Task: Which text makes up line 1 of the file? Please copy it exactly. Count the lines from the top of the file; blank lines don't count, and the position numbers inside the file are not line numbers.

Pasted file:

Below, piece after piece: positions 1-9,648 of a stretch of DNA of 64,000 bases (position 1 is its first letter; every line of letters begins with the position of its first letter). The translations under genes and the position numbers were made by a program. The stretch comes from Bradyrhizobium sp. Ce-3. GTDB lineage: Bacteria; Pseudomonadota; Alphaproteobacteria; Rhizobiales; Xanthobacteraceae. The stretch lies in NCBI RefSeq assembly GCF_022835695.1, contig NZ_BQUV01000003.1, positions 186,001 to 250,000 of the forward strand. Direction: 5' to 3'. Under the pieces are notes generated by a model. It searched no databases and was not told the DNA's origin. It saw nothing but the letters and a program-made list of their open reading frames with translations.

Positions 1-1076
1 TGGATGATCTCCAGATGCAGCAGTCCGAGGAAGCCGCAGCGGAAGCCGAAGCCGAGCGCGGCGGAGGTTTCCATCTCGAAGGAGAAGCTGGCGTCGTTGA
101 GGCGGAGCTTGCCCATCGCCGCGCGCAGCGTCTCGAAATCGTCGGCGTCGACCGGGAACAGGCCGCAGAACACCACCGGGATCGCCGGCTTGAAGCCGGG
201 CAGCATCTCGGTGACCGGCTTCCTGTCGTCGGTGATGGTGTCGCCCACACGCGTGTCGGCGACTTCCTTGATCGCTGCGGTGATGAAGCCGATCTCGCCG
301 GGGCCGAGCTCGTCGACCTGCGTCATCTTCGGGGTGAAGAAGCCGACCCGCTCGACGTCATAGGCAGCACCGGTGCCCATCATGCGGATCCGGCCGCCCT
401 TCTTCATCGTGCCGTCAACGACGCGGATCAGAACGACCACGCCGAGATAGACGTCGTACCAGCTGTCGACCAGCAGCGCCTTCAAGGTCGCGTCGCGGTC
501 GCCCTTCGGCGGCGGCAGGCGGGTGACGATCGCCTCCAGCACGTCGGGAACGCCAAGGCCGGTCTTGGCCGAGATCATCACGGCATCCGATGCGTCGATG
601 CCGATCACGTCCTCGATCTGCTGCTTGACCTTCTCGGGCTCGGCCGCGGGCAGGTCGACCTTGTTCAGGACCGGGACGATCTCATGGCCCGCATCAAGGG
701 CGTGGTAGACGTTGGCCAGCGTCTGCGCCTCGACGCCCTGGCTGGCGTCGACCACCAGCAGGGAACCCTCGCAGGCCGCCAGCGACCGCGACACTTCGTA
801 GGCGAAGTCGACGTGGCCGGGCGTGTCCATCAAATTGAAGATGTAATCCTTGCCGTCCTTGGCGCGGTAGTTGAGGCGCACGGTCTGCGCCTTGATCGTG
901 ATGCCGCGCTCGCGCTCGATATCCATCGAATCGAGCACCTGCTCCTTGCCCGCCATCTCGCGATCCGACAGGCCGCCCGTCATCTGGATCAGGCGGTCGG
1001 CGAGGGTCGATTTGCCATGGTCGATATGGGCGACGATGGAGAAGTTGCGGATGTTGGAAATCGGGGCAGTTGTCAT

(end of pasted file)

Below, piece after piece: positions 1-9,648 of a stretch of DNA of 64,000 bases (position 1 is its first letter; every line of letters begins with the position of its first letter). The translations under genes and the position numbers were made by a program. The stretch comes from Bradyrhizobium sp. Ce-3. GTDB lineage: Bacteria; Pseudomonadota; Alphaproteobacteria; Rhizobiales; Xanthobacteraceae. The stretch lies in NCBI RefSeq assembly GCF_022835695.1, contig NZ_BQUV01000003.1, positions 186,001 to 250,000 of the forward strand. Direction: 5' to 3'. Under the pieces are notes generated by a model. It searched no databases and was not told the DNA's origin. It saw nothing but the letters and a program-made list of their open reading frames with translations.